Wednesday 25 April 2007 by Simpson Prize. No comments
Battlefield Tours, Simpson Prize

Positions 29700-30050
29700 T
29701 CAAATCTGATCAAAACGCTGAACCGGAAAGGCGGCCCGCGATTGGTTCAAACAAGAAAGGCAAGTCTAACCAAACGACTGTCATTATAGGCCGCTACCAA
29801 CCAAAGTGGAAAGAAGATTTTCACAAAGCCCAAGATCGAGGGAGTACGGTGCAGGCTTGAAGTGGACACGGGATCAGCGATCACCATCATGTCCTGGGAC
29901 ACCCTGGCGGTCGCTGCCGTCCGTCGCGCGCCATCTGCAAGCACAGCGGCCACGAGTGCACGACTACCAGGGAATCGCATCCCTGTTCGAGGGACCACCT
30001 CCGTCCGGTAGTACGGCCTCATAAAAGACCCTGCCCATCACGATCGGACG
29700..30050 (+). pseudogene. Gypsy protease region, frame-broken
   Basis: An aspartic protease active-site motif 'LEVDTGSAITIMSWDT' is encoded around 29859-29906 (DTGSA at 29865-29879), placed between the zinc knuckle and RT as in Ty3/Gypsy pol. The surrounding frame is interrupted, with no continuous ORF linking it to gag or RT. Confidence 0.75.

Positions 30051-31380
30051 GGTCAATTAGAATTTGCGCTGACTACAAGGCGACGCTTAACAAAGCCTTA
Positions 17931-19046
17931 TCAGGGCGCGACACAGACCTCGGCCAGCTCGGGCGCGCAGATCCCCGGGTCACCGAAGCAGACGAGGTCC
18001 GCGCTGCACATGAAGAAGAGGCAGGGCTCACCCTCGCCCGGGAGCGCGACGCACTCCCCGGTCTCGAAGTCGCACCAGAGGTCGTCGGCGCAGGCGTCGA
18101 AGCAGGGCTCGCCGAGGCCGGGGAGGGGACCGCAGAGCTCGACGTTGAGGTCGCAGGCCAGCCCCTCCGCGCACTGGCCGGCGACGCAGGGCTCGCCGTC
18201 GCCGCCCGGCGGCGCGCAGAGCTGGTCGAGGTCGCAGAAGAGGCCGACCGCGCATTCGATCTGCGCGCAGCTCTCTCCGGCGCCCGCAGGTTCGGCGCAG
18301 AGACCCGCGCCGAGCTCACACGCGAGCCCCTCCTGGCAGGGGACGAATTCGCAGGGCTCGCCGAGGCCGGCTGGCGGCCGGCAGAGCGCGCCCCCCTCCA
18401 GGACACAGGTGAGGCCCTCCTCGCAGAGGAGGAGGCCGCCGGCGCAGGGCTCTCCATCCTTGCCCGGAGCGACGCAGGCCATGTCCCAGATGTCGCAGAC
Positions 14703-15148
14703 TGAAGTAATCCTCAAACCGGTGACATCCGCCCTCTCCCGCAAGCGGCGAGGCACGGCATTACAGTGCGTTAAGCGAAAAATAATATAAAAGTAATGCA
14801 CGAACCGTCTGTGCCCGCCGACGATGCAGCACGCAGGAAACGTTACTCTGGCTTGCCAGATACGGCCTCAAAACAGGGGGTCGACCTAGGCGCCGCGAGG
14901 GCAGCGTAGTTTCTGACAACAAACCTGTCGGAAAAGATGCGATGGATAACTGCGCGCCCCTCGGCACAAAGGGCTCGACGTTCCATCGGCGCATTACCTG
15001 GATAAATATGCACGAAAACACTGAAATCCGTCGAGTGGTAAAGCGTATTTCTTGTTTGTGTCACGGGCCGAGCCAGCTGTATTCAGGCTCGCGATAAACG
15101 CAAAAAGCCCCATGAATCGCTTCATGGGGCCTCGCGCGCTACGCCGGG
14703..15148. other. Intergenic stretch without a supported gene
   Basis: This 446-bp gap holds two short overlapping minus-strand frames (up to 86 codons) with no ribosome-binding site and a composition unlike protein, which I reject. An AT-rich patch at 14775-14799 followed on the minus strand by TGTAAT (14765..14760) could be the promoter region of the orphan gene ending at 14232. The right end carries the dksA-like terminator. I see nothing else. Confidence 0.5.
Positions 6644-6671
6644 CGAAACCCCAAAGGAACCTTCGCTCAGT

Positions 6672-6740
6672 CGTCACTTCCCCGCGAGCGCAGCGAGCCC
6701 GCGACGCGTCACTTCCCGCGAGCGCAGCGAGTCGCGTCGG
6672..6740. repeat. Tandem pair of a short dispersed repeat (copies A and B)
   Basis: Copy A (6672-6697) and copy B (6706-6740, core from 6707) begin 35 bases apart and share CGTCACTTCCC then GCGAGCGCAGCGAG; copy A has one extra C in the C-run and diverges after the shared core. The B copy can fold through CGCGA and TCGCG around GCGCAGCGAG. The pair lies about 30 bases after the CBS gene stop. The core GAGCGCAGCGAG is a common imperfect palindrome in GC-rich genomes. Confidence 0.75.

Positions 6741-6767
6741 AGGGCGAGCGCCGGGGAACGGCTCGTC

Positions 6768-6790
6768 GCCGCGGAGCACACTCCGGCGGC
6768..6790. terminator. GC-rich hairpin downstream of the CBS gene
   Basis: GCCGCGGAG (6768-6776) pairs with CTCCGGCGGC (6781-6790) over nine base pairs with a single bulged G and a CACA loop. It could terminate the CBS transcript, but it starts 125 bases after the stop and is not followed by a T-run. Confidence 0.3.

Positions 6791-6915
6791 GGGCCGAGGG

Today we met our Turkish historian Keenan Celia, who guided us through the important historical sites on the Gallipoli Peninsula that included Ataturk's house in the village of Bigali, trenches and memorials on the Turkish side, as well as the Turkish field hospital site and mass grave.  After teaching for many years in various levels of education, Kenan retired and is now an historian and guide for the Gallipoli campaign in addition to one of the most significant Turkish scholars. After Kenans thorough and informative historical guide, we returned to our hotel for yet another four course lunch. Many of us were amazed to see an even wider selection of pastries and desserts than the previous day (a record we thought impossible to beat). That afternoon we headed to Shrapnel Valley Cemetery for our first media experience. Channel 7 journalist Nick McCullum interviewed Zoe and I for news a presentation to be broadcasted back in Australia. We discussed our thoughts about visiting Anzac Cove and Shrapnel Valley Cemetery, how examining and reflecting the endless gravesites affected us, and our emotional feelings towards ANZAC Day and the ceremonies that we would be attending. After exploring the frontline cemeteries and sites, we continued our adventurous journey up to Lone Pine Cemetery, where we continued our individual presentations of a soldier that died during the Gallipoli campaign. My soldier, Geoffrey Bennett was 20 years old when he died, just after the landing at Gallipoli on the 25th April 1915. He was from my hometown of Camberwell, Victoria and he attended my primary school. Although I talked about my soldier at Beach Cemetery yesterday, I found his name under the 6th Battalion on the Memorial plaques at Lone Pine. After hearing part two of the "Rusty Richards" story we continued our journey, walking along the road and visiting the remains of original trenches, along with Walkers Ridge, Johnson's Jolly and Quinn's Post. Finally, we arrived at The Nek, where the European correspondent for Channel 9-James Talia - met us, along with his cameraman and reporters from News Limited (they produce the Herald Sun, Sunday Telegraph etc.). A few hours later we returned to the Kum Hotel, where we were greeted by another 4-5 course meal. This was followed by an absolutely glorious sunset (I got a little carried away with taking photos) then Andrew's presentation of recovered footage called "Heroes of Gallipoli". After such an action packed day, we were pleased when our heads touched our pillows.